Many of the stories told in Pharmacy Show and Tell – the collaboration between C+D and the National Pharmacy Association (NPA) to gather fresh evidence of the benefits of pharmacy services – have so far concerned the use of technology in pharmacies.
It is so important that pharmacies are progressive and modern, while at the same time being true to the historic values of pharmacy as a personal, caring profession. Therefore, technology should be deployed to enhance – rather than undermine – pharmacy’s local service proposition: responsive, accessible, caring and community focused.
This is how Will Chemist in Aberdeenshire has succeeded, with the help of a dispensing robot, in reducing how long patients wait for their medicines and increasing the pharmacy’s prescription volume.
Gary Jones of Borth Pharmacy in Aberystwyth developed the ProDelivery Manager app to improve efficiency and customer service. And in Lancashire, Alistair Gray pioneered a fully integrated pharmacy referral system which ensures patients get continuous care and support with their medicines, all the way from the hospital bedside to the community pharmacy counter.
Community pharmacists absolutely must embrace technology to make the healthcare system more efficient, to improve the patient experience, and to empower people to look after their own health. A good example is the electronic summary care record, which means that pharmacists and GPs can work together more efficiently and collaboratively.
Then there is the growth of apps and devices to help people monitor and measure their health. These are all huge positives with great potential to complement face-to-face care and local healthcare services.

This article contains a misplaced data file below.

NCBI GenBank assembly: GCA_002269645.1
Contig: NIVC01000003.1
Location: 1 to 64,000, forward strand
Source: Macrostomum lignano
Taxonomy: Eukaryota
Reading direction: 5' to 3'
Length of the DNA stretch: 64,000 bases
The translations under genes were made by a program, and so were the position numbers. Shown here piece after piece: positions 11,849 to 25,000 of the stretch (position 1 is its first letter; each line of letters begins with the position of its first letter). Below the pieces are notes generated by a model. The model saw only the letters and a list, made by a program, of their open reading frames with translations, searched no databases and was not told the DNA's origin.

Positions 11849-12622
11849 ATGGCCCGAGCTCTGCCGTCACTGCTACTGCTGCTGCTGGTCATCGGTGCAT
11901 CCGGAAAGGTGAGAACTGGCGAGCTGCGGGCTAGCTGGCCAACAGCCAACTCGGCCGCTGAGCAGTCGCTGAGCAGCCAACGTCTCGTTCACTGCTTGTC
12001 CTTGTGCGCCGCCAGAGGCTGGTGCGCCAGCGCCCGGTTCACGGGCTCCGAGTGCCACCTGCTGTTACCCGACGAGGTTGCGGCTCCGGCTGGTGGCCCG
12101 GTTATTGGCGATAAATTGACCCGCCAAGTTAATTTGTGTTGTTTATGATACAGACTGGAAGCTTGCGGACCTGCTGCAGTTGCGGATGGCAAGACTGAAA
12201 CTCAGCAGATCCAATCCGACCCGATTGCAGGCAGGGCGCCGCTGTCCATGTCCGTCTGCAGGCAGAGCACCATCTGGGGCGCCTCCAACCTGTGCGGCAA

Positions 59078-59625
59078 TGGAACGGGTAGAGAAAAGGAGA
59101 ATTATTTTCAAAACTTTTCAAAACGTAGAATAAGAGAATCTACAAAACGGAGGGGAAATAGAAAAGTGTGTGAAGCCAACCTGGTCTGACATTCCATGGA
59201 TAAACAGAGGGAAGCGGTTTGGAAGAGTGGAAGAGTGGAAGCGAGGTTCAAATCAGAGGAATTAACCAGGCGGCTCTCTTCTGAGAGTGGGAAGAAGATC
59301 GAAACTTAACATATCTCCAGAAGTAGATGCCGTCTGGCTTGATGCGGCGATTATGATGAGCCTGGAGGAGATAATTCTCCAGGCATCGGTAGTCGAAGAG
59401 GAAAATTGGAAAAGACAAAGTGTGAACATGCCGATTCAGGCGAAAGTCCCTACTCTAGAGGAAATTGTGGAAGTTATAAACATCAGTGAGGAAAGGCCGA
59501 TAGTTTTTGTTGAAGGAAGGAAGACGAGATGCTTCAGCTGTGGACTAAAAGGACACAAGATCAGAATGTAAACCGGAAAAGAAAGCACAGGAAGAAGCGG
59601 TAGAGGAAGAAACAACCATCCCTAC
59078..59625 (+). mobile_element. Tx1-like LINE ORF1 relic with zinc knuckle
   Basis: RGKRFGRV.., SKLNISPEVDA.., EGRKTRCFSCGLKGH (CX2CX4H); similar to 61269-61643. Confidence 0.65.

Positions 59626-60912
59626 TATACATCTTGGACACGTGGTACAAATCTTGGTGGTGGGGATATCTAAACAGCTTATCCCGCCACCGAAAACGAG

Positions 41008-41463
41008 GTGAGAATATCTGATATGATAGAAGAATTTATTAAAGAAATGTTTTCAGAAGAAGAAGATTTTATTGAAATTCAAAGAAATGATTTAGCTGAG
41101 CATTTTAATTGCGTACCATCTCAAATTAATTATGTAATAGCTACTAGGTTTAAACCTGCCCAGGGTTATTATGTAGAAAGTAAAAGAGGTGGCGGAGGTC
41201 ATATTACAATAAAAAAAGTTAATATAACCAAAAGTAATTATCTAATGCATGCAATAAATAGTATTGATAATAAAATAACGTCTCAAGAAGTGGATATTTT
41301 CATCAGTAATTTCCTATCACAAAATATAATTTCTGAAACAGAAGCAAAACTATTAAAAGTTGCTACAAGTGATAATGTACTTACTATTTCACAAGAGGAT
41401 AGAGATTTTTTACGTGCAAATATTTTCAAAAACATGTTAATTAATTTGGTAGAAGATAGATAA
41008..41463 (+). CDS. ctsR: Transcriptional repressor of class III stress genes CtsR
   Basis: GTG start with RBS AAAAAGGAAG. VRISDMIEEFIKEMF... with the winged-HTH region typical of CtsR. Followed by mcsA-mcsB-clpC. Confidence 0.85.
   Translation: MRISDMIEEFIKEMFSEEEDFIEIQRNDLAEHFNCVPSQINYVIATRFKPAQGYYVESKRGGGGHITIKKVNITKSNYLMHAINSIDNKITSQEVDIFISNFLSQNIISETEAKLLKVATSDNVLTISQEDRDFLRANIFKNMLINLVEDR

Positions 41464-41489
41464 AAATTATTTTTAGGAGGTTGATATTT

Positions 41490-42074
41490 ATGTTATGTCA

Technology brings “inevitable” change
If I may be forgiven for stealing someone else’s words, this is how NPA board member Mike Hewitson sees the opportunity technology can bring: “Change is not only inevitable, it is healthy and an essential part of any successful business.
“Customer service expectations now are in a completely different place than they were 15 years ago. Not only do people want a fast and efficient service, but they also want to access it when and how they choose to. For some [pharmacies] this will mean longer opening hours, for others it will mean technological solutions and use of the dreaded word 'digital'.
“This term is often used to describe a whole raft of different things: from websites and apps, right the way through to new health technologies. For me, digital is about providing a new front door for the traditional pharmacy; a virtual front door which patients and customers can choose to walk through when they want to.”
We want to hear from you
The Pharmacy Show and Tell series is a great way to collect stories to tell the world outside the sector – including NHS managers and politicians – so please keep up the supply of stories and data. This will mean that we can create more reports and provide more evidence to show how pharmacies support patients and how we can be a still more crucial part of the modern NHS.
Stephen Fishwick is head of communications at the NPA